I was going to send you some of my tournament Morra games from last year, which may be interesting for the theory of the gambit. And what do I do now?

Link to your blog I leave in my "favorites".
Good luck

Anonymous said...

I will miss the Kenilworthian's "blue persuasion" as much as I miss Breaking Bad. But we still have reruns of both. Good luck with new pursuits.

Jack McCorkell (KCC) said...

Whilst there's still an opportunity to do so, I want to thank you for the many, many hours of entertainment I've gleamed from going over your posts and games analysis.

A thousand thanks and best wishes for success in your future endeavors.

Jack McCorkell (KCC)

Anonymous said...

Thank you for all you have done. I hope you get back to it sooner than later. said...

Thank you very much, Mike, for your good job during all years!
All the best

Anonymous said...

Thank-you for everything!

Anonymous said...

Dear Kenilworthian,

I write to you in the hopes that you can provide some sage advice for an unassuming mother like myself.

My 11 year old son, a neophyte to the world of Chess, recently trounced the son of a well-known chess champion during an impromptu match.

While I am very proud of my child, I fear he has kindled the wrath of the chess champion father, who was clearly apoplectic, hyperventilatory, blue-in-the-face, fit-to-be-tied, writhing, squirming, shaking, coughing, choking, trembling and nigh-on fainting by the end of the match.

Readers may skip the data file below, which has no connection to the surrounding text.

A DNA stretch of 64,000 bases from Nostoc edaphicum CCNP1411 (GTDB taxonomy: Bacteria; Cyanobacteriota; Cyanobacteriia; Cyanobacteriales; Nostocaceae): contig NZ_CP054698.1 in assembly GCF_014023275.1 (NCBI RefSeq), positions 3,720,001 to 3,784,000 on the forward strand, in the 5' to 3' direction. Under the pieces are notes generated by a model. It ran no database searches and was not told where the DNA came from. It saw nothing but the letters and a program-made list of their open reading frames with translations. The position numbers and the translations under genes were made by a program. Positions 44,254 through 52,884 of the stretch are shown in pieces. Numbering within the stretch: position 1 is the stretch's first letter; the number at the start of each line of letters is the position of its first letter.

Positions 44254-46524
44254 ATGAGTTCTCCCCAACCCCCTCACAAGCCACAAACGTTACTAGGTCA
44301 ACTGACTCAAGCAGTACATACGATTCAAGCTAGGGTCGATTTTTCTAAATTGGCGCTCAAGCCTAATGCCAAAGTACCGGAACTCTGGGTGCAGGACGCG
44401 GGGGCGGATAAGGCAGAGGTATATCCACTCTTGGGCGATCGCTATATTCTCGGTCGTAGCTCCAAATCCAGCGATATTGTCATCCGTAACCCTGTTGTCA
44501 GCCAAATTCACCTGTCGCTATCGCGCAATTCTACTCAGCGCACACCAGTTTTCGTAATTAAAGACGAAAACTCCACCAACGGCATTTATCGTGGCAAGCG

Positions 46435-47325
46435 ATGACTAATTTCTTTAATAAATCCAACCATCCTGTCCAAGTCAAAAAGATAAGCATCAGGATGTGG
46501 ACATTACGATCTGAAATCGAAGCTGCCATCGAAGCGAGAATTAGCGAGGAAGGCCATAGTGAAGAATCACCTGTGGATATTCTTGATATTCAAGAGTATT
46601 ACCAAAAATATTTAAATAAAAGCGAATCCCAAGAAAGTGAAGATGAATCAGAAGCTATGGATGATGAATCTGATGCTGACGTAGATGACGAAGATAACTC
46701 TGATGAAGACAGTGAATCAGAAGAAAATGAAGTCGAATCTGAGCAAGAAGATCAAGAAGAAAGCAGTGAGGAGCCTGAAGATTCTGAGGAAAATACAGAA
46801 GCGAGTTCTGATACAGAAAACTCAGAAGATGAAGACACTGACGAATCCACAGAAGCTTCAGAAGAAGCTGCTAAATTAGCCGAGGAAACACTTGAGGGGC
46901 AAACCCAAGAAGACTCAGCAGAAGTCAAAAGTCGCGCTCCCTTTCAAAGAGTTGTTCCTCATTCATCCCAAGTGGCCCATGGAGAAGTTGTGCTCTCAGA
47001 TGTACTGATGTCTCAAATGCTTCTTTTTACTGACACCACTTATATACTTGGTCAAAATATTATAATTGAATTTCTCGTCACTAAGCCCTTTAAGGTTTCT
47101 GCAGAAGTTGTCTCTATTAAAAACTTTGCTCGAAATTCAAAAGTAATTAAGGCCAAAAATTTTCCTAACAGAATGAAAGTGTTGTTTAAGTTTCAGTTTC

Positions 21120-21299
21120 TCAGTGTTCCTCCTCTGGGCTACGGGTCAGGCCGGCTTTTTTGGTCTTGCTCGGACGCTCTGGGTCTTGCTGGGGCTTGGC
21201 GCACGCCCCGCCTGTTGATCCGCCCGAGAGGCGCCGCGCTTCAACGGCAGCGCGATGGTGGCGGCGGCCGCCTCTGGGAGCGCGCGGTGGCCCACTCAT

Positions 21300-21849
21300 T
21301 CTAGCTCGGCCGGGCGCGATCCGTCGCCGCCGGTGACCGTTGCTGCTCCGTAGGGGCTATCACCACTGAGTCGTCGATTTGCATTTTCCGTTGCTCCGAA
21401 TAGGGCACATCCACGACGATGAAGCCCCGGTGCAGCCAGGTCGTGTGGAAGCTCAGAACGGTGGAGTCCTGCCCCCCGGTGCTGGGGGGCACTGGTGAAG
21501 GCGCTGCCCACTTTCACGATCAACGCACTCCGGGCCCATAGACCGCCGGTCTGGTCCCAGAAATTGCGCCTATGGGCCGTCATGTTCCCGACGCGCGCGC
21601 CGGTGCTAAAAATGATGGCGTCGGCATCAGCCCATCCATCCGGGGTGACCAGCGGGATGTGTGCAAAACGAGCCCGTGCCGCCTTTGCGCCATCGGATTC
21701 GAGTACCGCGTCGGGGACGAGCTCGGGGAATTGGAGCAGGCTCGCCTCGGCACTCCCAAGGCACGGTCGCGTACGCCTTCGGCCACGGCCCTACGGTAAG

The problem is, I work with this fellow and want to maintain a cordial professional relationship. But I fear my son's swift and decisive smack-down victory in this instance has created an intractably awkward situation.

What should I do to smooth things over?


Modest but befuddled mom

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Good post.

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Good blog!

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Michael Goeller said...

The Rutgers RCI server that housed my personal sites (, and which I was using to house PGN files (because the original KCC server did not recognize PGN files and so did not allow them to be downloaded), was shut down. I have moved the files to the KCC website, which is now on a server that allows PGN files to be downloaded. You can access all of the PGN files associated with articles on this site by translating the PGN links from the old server address to the new one. So, to give you an example: